Daniel Hirschberg is literally riding a wave in the culinary world!
The 23-year-old, who hails from Kamma Heights in Port Elizabeth, is currently working on a private yacht in Abu Dhabi.
“In keeping with a non-disclosure agreement, I cannot state the name of the vessel nor for whom I am working,” he says, “but I can tell you that I am working as the crew chef which is quite a demanding position.”
So how did this young man get into cooking and find himself whipping up three delicious meals a day for the crew of a luxury yacht?
“I have always taken a keen interest in cooking ever since I was a young boy. My mother used to cook a lot and I would help her in the kitchen. She had a full-time job so I usually had to fend for myself for breakfast and lunch, so I suppose that’s where the interest started.”
After he matriculated, Hirschberg enrolled at the PE campus of Capsicum Culinary Studio to study for a two-year diploma in hot and cold and patisserie. But what made him choose Capsicum?
“I was researching culinary institutes in and around PE and one that immediately caught my eye was Capsicum. They have a fantastic programme, with international recognition, and came across as very professional and well set up. My decision was made almost as soon as I found their website.”
After graduating last year, Hirschberg went to Cape Town to complete a series of yachting courses, and from there travelled to the south of France in search of work.
“I landed a chef job onboard a 32-metre yacht where I worked for a full season. Then I came back home and spent a couple of months here before going back to Europe in search of my next job. It was there that I got recruited to work on a vessel in Abu Dhabi.”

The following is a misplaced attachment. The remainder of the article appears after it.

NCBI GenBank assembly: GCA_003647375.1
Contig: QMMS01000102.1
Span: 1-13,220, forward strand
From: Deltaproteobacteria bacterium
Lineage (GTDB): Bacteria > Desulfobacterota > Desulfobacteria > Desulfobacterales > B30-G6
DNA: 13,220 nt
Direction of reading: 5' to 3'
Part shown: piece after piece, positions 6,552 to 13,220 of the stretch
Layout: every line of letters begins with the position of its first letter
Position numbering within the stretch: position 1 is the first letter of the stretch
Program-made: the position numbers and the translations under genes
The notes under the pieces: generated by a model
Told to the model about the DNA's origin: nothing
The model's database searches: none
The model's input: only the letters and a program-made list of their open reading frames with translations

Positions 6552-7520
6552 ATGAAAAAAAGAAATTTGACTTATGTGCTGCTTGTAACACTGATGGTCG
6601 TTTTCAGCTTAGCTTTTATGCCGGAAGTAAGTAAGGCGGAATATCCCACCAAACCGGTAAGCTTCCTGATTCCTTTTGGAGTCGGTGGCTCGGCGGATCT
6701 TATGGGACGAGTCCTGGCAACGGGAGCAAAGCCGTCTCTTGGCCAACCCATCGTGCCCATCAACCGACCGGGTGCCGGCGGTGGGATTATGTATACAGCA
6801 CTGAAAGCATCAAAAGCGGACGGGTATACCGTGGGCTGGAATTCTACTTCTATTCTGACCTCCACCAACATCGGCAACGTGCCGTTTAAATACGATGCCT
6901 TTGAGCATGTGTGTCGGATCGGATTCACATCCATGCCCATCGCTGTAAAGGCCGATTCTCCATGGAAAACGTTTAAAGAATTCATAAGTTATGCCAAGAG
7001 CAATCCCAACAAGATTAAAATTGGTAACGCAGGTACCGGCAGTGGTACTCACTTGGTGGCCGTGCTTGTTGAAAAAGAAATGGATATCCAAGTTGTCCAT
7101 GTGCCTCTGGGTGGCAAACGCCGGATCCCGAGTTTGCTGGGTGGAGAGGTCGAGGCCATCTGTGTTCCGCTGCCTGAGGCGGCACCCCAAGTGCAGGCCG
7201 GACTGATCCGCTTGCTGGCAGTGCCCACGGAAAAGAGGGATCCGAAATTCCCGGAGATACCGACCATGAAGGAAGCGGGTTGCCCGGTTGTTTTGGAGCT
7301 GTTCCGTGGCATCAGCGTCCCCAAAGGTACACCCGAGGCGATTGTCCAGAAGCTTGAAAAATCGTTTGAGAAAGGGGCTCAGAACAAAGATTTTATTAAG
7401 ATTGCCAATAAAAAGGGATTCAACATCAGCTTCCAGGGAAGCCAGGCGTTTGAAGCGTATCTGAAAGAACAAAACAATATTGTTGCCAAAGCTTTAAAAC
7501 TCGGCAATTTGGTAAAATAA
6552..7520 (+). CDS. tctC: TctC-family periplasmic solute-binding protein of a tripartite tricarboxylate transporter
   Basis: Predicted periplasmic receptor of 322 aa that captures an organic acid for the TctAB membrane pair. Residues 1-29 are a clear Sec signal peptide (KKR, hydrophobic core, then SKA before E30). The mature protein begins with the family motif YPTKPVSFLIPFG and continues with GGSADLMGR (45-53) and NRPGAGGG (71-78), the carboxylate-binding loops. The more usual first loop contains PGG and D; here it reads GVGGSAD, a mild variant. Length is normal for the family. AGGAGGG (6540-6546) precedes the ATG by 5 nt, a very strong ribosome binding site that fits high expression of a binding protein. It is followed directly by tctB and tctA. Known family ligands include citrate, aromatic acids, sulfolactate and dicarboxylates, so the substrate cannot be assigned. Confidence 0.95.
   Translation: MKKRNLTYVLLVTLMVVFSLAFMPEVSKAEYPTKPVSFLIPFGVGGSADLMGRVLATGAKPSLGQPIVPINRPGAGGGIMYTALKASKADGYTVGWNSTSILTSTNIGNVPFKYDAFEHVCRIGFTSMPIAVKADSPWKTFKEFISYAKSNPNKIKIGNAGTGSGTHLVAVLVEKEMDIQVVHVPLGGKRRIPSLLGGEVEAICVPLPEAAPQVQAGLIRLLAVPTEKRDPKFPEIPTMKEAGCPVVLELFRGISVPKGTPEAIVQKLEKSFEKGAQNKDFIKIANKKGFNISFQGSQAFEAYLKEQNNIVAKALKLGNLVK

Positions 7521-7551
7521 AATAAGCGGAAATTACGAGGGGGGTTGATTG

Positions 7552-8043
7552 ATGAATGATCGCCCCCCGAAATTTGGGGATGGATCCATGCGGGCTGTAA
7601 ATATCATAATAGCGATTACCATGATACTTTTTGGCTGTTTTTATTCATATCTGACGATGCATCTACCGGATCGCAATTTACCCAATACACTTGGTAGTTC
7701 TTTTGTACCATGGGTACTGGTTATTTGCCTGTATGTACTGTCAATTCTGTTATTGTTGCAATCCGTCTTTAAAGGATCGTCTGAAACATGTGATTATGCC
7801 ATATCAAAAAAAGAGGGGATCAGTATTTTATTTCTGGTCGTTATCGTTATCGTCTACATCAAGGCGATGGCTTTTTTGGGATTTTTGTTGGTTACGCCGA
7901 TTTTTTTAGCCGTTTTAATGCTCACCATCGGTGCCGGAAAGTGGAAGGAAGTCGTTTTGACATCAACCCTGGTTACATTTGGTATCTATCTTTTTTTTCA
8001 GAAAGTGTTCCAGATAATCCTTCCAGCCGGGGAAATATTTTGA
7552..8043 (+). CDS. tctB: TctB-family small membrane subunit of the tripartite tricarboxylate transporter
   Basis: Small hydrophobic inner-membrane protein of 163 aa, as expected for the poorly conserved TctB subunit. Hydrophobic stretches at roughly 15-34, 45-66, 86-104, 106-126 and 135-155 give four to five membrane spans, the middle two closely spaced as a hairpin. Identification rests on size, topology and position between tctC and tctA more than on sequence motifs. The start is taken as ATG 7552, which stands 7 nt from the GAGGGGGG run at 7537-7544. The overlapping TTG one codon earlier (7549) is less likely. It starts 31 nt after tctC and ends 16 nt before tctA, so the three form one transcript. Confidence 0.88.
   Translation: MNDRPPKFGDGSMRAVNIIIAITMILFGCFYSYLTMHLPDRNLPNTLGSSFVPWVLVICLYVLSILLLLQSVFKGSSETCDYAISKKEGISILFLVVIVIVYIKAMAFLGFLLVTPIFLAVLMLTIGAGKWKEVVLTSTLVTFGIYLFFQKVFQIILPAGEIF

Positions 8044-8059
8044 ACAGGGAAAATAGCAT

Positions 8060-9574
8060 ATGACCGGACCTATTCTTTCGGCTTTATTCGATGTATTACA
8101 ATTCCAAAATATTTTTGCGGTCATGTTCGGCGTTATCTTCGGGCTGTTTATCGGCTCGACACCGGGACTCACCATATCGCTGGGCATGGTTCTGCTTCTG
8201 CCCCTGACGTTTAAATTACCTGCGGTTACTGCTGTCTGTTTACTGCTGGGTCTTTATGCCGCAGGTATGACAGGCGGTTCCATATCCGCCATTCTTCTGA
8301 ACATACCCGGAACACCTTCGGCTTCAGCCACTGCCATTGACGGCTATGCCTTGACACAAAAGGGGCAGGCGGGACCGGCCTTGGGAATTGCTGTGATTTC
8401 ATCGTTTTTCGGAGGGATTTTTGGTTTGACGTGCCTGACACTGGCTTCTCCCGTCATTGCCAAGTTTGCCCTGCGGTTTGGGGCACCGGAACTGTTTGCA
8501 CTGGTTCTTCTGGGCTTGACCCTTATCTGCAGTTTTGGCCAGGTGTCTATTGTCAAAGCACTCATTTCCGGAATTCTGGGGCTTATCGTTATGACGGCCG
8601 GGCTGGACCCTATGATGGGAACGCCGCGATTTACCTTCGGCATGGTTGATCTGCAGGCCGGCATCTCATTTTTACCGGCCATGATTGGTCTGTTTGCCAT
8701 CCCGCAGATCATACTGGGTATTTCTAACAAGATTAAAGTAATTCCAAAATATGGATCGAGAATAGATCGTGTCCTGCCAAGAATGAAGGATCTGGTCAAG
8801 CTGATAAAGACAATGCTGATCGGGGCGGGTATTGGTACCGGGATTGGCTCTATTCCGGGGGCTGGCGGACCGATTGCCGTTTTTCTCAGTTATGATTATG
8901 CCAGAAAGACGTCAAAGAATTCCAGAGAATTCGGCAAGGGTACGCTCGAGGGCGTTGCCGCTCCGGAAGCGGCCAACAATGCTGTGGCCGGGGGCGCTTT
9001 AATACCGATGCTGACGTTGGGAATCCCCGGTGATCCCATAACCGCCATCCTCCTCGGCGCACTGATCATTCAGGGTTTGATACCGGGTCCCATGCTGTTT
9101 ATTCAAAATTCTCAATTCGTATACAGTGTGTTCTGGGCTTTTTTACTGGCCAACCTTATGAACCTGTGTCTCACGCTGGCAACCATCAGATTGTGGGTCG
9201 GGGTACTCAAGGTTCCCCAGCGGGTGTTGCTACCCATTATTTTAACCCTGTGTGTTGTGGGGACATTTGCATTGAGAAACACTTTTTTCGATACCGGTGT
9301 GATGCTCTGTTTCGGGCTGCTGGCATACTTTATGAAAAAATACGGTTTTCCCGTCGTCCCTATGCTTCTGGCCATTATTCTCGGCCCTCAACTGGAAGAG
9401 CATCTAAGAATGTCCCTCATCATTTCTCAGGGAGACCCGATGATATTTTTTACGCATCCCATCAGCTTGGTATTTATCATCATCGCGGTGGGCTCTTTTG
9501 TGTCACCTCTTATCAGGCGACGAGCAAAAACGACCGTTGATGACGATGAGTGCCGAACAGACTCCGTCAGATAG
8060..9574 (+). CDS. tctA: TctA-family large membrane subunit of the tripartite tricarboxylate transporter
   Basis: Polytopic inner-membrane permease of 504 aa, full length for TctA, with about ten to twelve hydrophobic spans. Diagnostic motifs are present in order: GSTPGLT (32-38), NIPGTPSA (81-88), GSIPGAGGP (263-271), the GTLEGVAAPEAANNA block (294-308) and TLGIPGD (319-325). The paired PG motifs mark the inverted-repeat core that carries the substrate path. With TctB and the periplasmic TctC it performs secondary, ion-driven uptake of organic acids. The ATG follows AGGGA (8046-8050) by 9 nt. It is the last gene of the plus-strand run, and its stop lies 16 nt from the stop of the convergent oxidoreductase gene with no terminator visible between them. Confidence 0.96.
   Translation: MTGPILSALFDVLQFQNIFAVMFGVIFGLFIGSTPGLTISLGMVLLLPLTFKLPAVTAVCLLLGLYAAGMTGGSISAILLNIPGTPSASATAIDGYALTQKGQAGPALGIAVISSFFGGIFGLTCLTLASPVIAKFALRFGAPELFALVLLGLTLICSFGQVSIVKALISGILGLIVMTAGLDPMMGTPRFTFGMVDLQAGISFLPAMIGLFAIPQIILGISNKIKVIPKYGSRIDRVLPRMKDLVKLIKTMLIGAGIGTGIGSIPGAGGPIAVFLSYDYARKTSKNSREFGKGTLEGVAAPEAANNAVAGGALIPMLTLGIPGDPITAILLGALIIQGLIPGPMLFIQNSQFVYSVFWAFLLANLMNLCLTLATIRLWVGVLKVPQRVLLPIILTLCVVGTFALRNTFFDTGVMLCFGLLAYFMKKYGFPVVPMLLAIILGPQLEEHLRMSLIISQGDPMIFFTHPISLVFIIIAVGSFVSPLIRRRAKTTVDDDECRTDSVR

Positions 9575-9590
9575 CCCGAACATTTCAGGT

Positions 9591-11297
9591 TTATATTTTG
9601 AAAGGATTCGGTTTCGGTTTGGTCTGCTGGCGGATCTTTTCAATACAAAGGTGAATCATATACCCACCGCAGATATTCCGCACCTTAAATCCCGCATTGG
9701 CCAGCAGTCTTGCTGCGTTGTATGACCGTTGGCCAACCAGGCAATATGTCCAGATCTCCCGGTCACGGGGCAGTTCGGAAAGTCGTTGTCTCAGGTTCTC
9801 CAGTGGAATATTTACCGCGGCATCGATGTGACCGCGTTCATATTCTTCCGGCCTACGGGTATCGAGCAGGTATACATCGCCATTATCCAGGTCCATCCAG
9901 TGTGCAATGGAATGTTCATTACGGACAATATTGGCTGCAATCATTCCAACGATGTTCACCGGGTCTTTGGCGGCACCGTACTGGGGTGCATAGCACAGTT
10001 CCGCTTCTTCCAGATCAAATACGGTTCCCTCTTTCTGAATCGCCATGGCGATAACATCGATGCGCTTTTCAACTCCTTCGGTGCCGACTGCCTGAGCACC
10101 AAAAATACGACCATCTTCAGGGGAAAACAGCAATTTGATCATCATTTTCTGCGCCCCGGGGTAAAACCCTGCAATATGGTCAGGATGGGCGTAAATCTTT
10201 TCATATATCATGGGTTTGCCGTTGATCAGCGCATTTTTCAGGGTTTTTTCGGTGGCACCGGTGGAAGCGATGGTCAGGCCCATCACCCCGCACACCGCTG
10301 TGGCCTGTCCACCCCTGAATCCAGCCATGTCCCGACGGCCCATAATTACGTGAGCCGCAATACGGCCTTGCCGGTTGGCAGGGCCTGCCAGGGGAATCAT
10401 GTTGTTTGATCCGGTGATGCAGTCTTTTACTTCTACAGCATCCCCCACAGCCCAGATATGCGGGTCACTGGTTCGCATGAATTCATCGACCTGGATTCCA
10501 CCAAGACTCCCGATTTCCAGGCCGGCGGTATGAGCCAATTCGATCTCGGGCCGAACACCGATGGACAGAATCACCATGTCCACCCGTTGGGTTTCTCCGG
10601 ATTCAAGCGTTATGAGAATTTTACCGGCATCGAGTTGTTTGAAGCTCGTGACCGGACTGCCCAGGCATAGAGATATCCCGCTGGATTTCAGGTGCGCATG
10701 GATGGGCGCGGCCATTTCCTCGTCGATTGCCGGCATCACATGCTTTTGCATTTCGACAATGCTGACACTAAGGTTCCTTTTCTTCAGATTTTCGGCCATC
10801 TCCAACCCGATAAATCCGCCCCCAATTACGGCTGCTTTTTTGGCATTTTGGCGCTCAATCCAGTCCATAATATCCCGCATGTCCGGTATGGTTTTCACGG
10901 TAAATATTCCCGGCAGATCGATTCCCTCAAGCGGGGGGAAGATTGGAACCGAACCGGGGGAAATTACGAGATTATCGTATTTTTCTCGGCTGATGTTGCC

But it’s not all glitz and glamour and sunbathing on the deck and Hirschberg concedes that is hard graft, but he loves it.
“I get up at 6 am and start preparing the crew breakfast which is served between 7 am and 8 am. Normally breakfast includes eggs, fruit salad and pastries or something sweet like pancakes and French toast. I try to mix it up and cook a variety throughout the week such as eggs benedict with croissants and berries one morning and chocolate chip crepes with scrambled eggs, hash browns and some cubed melon and papaya the next.
“Lunch is served at noon, and I always make jasmine rice for the Asian crew and incorporate a different salad each day, soup, some form of protein – usually fish, seafood, chicken or beef and carbs such as pasta, potatoes or bread. So a typical day would be jasmine rice, ciabatta, butternut soup, Caprese salad, chicken teriyaki and lemon butter prawns.
“Dinner is at 5 pm and is usually along the same sort of lines as the lunch, with rice, veg, salad, proteins and carbs on the menu.
“After work, I go to gym, watch a movie or a series or visit friends on other yachts. Before bed, I put together the menu for the next day and take out anything I want to defrost.”
Clearly relishing life on board sailing vessels, Hirschberg says that in five year’s time he would like to be the head chef onboard a 60-metre yacht, travelling all over Europe or the Caribbean. But he is quick to acknowledge that getting to that sort of position takes a lot of hard work, passion and dedication, and he urges others who are currently studying or thinking of joining the culinary industry to learn as much as they can and not be afraid to take risks or try new things.
“There are so many different career paths you can take as a chef – restaurant, hotel, catering, private, baking, opening a business, yachting and cruise ships. Don’t be scared to broaden your horizons and step out of your comfort zone.”
Advice Hirschberg has clearly heeded himself as he continues to ride on the crest of a culinary wave.